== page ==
Lecturer: Virginia State Folklorist and Director of the Virginia Folklife Program Jon Lohman
Date: Wednesday, October 29th at 5:00pm
Location: Washington 101
About the Lecturer
Jon Lohman is Program Director of the Virginia Folklife Program at the Virginia Foundation of the Humanities (VFH) and Virginia State Folklorist. Jon earned an MA in the Social Sciences from the University of Chicago and a PhD in Folklore from the University of Pennsylvania. As the state folklorist, he works to document, present, and support Virginia's rich cultural folkways through a variety of mediums, including audio and video documentation, exhibit design, public programming, and project development. He has produced more than twenty music recordings, including the Pascall Brothers' Independent Music Award-winning CD On the Right Road Now for the Smithsonian Folkways and the VFH's critically acclaimed Crooked Road Series. Jon is the author of In Good Keeping: Virginia's Folklife Apprenticeships and has published scholarly and popular writings on Southern folklore. Jon has presented and facilitated cultural programs at numerous festivals and symposia throughout Virginia and the nation, including the Library of Congress, the Smithsonian Center for Folklife and Cultural Heritage, the American Folklore Association, the National Folklife Festival and many others. Most recently, Jon was part of a small American delegation invited by the International Intellectual Property Institute to speak about protecting and promoting traditional arts at conferences in Lima, Peru and Mexico City. He has taught academic courses on American folklife, cultural sustainability, and oral history at Mary Washington College, Goucher College, and the University of Pennsylvania, where he also served as the Program Coordinator for the Urban Studies Program. In 1991, Jon was Corps Member of Teach for America with assignment as a fifth-grade teacher at Harriet Tubman Elementary School in New Orleans.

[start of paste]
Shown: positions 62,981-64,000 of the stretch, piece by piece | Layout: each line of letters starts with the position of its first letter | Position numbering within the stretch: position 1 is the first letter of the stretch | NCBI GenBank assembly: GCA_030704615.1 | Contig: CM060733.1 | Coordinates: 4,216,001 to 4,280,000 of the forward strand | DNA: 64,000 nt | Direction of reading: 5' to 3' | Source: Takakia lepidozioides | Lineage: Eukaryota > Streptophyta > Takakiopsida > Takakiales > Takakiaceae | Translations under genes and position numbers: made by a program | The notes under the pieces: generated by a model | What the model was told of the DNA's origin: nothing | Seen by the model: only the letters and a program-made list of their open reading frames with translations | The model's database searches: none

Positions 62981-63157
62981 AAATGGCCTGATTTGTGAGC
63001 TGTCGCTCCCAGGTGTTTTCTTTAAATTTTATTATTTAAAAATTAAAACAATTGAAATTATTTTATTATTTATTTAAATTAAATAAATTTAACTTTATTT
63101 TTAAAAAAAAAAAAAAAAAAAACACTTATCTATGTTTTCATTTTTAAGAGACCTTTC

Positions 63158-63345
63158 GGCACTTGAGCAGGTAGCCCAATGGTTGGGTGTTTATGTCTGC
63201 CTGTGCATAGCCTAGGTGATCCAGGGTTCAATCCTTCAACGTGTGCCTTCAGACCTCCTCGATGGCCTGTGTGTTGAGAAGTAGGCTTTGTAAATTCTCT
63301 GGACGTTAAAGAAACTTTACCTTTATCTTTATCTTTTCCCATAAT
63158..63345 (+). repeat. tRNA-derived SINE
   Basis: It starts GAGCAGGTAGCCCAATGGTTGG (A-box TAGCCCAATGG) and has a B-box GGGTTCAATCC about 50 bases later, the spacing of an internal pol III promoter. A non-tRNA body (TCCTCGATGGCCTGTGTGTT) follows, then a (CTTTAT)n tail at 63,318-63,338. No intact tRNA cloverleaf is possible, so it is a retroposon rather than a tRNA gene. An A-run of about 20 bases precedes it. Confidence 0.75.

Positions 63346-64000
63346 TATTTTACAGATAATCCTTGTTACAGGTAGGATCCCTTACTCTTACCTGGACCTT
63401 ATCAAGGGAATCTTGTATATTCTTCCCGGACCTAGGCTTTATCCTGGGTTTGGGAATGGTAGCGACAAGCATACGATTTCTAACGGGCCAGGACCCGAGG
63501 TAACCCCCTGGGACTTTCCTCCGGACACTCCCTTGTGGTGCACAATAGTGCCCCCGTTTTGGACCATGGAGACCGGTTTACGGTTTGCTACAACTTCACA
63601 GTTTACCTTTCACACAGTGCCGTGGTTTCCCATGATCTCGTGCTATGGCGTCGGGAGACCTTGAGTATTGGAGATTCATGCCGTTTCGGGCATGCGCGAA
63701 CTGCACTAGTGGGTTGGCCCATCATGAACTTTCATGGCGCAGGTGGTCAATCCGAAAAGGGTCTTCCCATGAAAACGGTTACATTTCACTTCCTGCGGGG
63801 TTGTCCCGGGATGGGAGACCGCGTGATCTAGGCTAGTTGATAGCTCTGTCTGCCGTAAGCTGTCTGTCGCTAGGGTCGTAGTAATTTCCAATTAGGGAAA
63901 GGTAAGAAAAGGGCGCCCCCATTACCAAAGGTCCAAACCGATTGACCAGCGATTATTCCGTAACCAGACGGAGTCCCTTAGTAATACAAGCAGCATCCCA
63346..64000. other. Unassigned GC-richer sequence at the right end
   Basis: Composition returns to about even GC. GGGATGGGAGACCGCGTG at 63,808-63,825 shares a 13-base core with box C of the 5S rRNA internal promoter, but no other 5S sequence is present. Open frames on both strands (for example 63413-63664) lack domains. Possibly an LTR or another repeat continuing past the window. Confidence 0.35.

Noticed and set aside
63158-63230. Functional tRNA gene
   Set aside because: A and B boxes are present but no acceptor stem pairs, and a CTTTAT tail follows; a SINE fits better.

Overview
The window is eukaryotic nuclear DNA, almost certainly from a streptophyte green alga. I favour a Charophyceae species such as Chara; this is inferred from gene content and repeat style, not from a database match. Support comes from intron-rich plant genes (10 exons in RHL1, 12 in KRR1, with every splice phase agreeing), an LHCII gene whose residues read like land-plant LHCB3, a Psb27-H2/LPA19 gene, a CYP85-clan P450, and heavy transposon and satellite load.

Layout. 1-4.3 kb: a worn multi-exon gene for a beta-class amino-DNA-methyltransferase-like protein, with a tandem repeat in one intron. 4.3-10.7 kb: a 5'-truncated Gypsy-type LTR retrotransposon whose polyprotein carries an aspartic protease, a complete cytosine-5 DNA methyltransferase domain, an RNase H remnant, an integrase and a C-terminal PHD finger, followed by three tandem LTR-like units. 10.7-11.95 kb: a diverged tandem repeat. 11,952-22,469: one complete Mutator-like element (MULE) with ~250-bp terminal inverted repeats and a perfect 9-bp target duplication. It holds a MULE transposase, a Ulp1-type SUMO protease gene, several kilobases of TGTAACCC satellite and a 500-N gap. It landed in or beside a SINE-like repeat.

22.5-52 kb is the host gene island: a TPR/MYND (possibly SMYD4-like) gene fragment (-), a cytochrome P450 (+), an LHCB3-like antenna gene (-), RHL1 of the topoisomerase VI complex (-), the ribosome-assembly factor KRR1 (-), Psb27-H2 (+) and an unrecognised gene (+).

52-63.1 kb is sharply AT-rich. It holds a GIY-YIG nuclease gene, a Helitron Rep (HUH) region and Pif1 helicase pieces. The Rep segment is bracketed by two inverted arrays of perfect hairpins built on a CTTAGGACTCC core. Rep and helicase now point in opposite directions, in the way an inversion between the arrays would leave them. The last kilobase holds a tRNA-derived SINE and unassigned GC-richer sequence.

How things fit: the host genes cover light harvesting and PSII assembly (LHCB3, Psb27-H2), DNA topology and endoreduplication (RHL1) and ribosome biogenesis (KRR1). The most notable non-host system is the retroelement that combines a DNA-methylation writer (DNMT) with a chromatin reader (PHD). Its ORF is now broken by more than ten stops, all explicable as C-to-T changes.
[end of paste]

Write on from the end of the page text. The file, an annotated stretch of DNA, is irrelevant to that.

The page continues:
In his talk, Jon Lohman explores the role and impact of the folklorist, and a state folklife program more generally, on public policy, community development, and the health of the cultural communities which they serve. Through the lens of field recordings, cultural documentation, and demonstration of various modes of artistic presentation and education programming for the general public, Lohman takes listeners on a musical journey throughout Virginia - from the hollers of the coal fields, the rolling hills of the southern Piedmont, the shores of the Tidewater and the urban landscapes of its vibrant cities, sharing field recordings and videos. The presentation explores the Commonwealth's musical roots and present day masters.